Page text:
We are therefore both a strategic think tank and a creative studio. For the future cannot be measured, calculated or explored with probes. Knowledge and insight are necessary, but are not enough to bring the future to life. It also requires imagination. Only when the future becomes visible and tangible can we make decisions about it.
How we think about future
Step 1: Overview
Zooming out is essential to capture the societal force field and the technological trends that impact your challenges.
Often all attention is taken up by internal processes and problems. We can help you to move beyond that, and to relate the major shifts in the world to your context.
Step 2: Vision
The future is not something that has to happen to us. We can shape it, influence it and, to a certain extent, bend it to our will. But then we need to know what we want and why we want it.
That is why we make inspiring and urgent visions of the future. The more concrete the better, because then we will have something to talk about, and something to choose.
Step 3: Insight
Zooming out and looking ahead are the prerequisites for the final step: insight. Insight into how we need to change today in order to bring ourselves closer to a desired future.
What is the right strategy? What to encourage? What to prevent? What to invest in? We provoke the insights and deliver the scenarios that allow you make strategic choices today.
Explores the impact of the digital revolution on the education system
Bloom is an impact scenario that we developed for the Dutch VO-Council and PO-Council. (These counsels represent most elementary- and secondary schools in the Netherlands.) The VO-Council and the PO-Council wanted to know what the Digital Revolution meant for the manner in which education will be provided in the future.
To investigate this broad question, we developed Bloom. Bloom takes them to a possible future that is as confronting as it is inspiring. During the workshop, they gain insight into the deeper promise that a digital society holds, but also what societal and educational challenges this poses.
The scenario is developed in such a manner that we easily can build upon it to explore emerging questions or themes.
Explores the impact of digitization on the financial sector
Token is an impact scenario that examines the impact of digital revolution on accountancy and the tax system. We developed this scenario in collaboration with The Up Company.
The scenario explores the historical relationships between social trust, financial architecture, and the emergence of a new information technology. It is a journey into the future of money.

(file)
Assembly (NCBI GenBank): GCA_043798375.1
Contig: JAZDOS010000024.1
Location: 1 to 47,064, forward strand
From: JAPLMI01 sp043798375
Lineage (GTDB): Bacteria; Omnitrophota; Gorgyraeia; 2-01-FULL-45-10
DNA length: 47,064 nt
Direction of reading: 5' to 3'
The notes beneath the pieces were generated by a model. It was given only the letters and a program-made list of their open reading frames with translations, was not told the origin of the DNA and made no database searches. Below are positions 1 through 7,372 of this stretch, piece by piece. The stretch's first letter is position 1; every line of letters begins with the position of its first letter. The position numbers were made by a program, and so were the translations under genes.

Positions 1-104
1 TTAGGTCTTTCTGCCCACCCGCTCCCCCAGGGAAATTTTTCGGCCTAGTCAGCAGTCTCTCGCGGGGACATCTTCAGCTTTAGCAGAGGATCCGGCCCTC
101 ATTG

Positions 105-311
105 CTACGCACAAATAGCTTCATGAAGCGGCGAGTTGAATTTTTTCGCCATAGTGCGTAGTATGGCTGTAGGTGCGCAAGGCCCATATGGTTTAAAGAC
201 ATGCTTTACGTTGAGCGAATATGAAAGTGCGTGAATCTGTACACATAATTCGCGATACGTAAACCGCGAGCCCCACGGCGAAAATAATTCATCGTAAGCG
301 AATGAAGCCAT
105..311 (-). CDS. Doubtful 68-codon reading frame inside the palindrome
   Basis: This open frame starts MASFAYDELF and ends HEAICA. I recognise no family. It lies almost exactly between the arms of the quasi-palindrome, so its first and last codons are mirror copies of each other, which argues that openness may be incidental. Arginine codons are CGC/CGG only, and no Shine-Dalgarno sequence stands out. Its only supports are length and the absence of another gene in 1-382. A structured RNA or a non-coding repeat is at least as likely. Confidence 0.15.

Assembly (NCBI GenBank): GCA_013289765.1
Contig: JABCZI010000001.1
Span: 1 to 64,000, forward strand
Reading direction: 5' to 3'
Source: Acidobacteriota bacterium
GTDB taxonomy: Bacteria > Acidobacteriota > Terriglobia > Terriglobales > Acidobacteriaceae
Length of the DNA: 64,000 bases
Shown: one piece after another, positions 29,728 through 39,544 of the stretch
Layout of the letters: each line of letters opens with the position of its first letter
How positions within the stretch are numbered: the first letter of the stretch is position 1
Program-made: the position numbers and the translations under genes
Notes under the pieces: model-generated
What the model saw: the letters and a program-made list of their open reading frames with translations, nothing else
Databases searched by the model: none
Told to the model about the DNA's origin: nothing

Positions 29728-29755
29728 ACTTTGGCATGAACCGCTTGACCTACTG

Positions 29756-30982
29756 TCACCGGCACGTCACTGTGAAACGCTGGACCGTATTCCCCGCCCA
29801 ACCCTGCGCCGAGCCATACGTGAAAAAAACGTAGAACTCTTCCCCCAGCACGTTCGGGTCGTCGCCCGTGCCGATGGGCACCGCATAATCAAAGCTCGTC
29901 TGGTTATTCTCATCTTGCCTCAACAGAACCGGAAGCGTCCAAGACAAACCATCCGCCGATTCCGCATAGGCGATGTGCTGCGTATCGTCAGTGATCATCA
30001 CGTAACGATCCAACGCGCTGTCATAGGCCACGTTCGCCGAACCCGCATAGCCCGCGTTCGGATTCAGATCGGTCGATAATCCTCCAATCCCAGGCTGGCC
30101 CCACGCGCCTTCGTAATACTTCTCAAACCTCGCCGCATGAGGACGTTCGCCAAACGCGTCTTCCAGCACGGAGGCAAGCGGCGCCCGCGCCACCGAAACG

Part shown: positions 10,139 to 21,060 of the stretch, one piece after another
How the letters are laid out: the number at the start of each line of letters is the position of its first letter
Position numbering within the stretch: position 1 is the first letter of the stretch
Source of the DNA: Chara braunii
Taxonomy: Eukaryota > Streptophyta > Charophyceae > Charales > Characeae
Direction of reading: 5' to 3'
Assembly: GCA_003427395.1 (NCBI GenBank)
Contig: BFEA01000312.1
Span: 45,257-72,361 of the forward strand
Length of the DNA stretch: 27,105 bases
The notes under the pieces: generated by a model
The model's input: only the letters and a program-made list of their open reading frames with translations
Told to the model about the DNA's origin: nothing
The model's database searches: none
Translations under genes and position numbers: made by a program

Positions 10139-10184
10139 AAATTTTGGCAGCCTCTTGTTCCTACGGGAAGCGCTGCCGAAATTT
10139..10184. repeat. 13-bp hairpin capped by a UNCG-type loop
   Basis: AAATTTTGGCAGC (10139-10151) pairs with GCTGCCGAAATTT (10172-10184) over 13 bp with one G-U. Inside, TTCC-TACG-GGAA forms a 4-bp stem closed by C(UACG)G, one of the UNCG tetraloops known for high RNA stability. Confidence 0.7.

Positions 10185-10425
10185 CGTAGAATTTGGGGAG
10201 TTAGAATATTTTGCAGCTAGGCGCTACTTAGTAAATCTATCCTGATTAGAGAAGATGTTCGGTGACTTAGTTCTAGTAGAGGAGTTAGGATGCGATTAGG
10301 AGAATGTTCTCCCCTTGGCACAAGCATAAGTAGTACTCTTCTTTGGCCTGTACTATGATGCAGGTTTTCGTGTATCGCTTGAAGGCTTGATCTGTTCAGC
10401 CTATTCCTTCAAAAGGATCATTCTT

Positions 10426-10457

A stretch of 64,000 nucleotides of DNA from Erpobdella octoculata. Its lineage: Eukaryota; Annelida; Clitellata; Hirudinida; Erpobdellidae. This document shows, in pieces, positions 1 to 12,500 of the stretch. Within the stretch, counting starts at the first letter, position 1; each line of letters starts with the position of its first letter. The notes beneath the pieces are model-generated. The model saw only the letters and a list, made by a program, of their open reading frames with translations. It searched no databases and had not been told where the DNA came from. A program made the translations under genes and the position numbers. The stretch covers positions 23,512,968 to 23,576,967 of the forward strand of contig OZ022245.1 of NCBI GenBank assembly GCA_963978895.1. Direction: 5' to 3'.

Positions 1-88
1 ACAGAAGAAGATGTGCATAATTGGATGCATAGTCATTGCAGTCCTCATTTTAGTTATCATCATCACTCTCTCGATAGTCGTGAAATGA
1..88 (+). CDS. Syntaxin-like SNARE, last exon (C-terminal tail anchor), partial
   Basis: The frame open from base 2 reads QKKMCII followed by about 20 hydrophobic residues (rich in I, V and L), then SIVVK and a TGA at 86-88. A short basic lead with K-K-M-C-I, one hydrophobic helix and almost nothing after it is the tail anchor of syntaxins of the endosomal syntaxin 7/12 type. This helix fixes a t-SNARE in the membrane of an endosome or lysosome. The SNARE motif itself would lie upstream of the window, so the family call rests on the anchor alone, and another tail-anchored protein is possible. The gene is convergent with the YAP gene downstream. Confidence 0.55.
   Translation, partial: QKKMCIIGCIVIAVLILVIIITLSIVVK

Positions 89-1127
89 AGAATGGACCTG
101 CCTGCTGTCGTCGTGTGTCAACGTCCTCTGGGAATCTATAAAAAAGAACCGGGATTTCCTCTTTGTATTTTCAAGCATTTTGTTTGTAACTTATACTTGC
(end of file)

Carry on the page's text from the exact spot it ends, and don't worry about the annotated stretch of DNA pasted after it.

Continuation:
Explores the impact of light and darkness on the city
Gaia is an impact scenario that explores how urban lighting and safety can be nature-inclusive, healthy and magical in the future. Thus producing an urban nightscape that doesn’t emit harmful light pollution.
The future scenario explores how we can bring the starry sky, the largest natural landscape we know, back over the city.
Edwin Gardner and Christiaan Fruneaux
Edwin (left) was once trained as an architect at TU-Delft and Christiaan (right) was once trained as a historian at the University of Amsterdam.
In 2012 they started Studio Monnik because they were curious about the contours of a truly sustainable and equal society. How could such a future society work and feel? And in line with that question: how can you think about the future in a credible way at all?
After five years of research, they presented the World Tree model, a historical-futuristic lens with which they could develop credible future scenarios. Since then, they have been helping companies and governments to get a grip on the rapidly changing society.
The next step for them is to make their societal analyses, future scenarios and imaginations part of the public debate. In the hope that it can inspire long term thinking. That is why they started writing the weekly newsletter Atlas of the Long Now (in Dutch, for now) and why Everything will be alright, an illustrated guide to Amsterdam in 2091 will be published this year.
Do not hesitate to approach Edwin or Christiaan.
The Atlas of The Long Now
The newsletter for long-term thinkers
The Atlas of the Long Now is a weekly newsletter in which we explore societal trends and technological developments, new historical-futuristic frameworks, and credible future scenarios.
The newsletter is a weekly toolbox for future thinkers and future makers. Sign up and travel with us, from historical insights to future horizons.